The historic 5eme arrondissement in Paris has long been one of the most beautiful and popular neighborhoods in Paris. With its ancient roman ruins in the heart of the Left Bank, bustling streets, and trendy restaurants, it is the one that has always attracted the locals as well as visitors.
From the Pantheon to the Jardin des Plantes, there are quite a few hidden and not-so-hidden gems in this area to go exploring. So let’s see what there is to do in the 5th arrondissement, shall we? Allons-y!
- What to see: Top Attractions
- What to eat: Restaurants, Brasseries, and Bistros
- Bars and Nightlife
- Where to stay: Hotels and other accommodation
What to see: Top Attractions
1. Latin Quarter
The Romans used to hang out here, and the area has only developed since then. They changed the name of Paris to Lutetia (it used to be called Parisii after the local Celtic tribes) and built a city on banks of the river Seine in what is today Ile de la Cité, expanding into the Latin Quarter.
Today, it is still a student area, with many student bars and restaurants. Don’t be fooled though, the area is quite familial with many bourgeois Parisians also making their home here.
Originally intended to be a church, the Pantheon is where France’s national heroes and legendary figures are buried.
Inside are several statues, paintings, and symbols dedicated to French ideals of the République. Right in the center of the Panthéon is French physicist Léon Foucault’s pendulum, demonstrating the rotation of the Earth.
In addition, several people like Voltaire, Emile Zola and Jean Jaures are buried at the Panthéon. It is open everyday to visitors, and you can purchase your skip-the-line tickets here.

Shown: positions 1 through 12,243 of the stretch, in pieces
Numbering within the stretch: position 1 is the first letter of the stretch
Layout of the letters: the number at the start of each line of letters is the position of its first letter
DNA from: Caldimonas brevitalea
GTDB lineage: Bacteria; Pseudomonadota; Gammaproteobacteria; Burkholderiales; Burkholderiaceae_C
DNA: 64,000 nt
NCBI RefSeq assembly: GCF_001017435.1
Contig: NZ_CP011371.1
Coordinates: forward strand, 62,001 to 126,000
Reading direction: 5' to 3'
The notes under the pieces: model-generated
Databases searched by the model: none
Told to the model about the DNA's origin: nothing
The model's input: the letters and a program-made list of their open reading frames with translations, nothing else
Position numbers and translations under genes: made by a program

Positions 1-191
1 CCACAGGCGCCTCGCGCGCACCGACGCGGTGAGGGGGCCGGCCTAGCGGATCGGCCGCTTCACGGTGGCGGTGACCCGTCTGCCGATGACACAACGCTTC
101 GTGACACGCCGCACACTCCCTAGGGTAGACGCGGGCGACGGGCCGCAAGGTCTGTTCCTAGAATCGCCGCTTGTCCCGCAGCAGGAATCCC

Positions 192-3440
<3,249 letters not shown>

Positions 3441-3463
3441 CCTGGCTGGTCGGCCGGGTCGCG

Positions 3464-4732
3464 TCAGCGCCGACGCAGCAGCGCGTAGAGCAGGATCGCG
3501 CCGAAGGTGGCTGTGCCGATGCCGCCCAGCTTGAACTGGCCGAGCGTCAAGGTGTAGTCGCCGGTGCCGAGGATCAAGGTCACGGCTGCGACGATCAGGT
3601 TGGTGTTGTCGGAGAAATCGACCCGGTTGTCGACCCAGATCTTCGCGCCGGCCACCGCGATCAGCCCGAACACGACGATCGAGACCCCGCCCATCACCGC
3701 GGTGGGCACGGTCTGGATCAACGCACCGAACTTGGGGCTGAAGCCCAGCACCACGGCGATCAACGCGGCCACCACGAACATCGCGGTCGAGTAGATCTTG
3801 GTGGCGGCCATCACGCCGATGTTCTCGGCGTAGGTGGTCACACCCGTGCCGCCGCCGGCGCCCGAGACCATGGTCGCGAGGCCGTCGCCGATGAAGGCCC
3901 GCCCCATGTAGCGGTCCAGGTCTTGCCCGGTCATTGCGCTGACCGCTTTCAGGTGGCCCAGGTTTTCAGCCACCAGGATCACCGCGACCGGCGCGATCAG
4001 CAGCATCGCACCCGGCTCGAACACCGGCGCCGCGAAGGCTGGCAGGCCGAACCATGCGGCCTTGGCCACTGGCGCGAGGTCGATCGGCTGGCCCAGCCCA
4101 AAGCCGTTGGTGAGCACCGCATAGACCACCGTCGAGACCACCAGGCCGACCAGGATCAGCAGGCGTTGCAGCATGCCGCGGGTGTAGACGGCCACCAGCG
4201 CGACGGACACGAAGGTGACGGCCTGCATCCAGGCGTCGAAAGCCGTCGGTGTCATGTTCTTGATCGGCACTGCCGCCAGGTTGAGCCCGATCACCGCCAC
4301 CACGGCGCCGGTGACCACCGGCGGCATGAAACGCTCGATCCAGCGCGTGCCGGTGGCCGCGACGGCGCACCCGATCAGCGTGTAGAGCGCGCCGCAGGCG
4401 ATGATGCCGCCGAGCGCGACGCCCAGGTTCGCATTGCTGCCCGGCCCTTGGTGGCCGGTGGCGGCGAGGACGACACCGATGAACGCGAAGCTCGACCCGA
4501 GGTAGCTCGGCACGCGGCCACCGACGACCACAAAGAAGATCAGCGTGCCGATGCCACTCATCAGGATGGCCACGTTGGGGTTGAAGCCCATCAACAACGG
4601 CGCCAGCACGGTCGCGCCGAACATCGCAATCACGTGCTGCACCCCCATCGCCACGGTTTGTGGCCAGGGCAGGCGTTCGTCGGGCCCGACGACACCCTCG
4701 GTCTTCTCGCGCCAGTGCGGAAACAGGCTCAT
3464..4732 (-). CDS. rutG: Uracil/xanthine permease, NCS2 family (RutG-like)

3. Saint-Étienne-du-Mont church
The Panthéon in Paris was originally intended to be a temple dedicated to Saint Genevieve who lived in the 5th century, at the time of the Roman Empire. The Roman empire was gradually decreasing in influence due to the increasing Frankish invasions (a Germanic tribe).
In 451 AD, Paris was threatened by the army of Attila the Hun, which had pillaged Treves, Metz and Reims. Parisians were planning to abandon the city, but they were persuaded to resist by Geneviève who led a prayer-marathon to divert the Hun army.
4. Jardin des Plantes
Right in the heart of Paris in the 5th arrondissement is a large botanical garden, which also features 4 large galleries holding specimens of all types of animals.
With everything from large dinosaur bones to whale skeletons and stuffed lions, there is plenty to see for kids and adults alike.
The 4 galleries include:
- Grande galerie de l’Évolution (‘Gallery of Evolution’) which includes over 1000 species of animals big and small.
- Galerie de Paléontologie et d’Anatomie comparée (‘Gallery of Paleontology and Comparative Anatomy’) displaying over 650 dinosaur remains.
- Galerie de Minéralogie et de Géologie (‘Gallery of Mineralogy and Geology’) displaying minerals, crystals and other rock formations.
- Galerie de Botanique (‘Gallery of Botany’) with a collection of almost 8 million samples of plants.
5. Arenes de Lutèce
There are among the most important ancient Roman remains from the era in Paris. The small arena can be accessed from 49 Rue Monge, 75005 Paris and entry inside is free.
6. Musée de Cluny
Musée de Cluny is an abbey that was partially constructed on the remnants of the third century Gallo-Roman baths known as the Thermes de Cluny, Roman era.
Today the museum houses an extensive collection of medieval art in a 15th-century abbey. One of the most well-known of its displays are the six tapestries of The Lady and the Unicorn (La Dame à la licorne).
7. Shakespeare & Co’s
The world famous Shakespeare & Co’s bookstore near the banks of the Seine river is located in the 5th arrondissement. Founded in 1951, the shop was named after an earlier bookstore owned by American author Sylvia Beach that she founded in 1919 at a nearby location.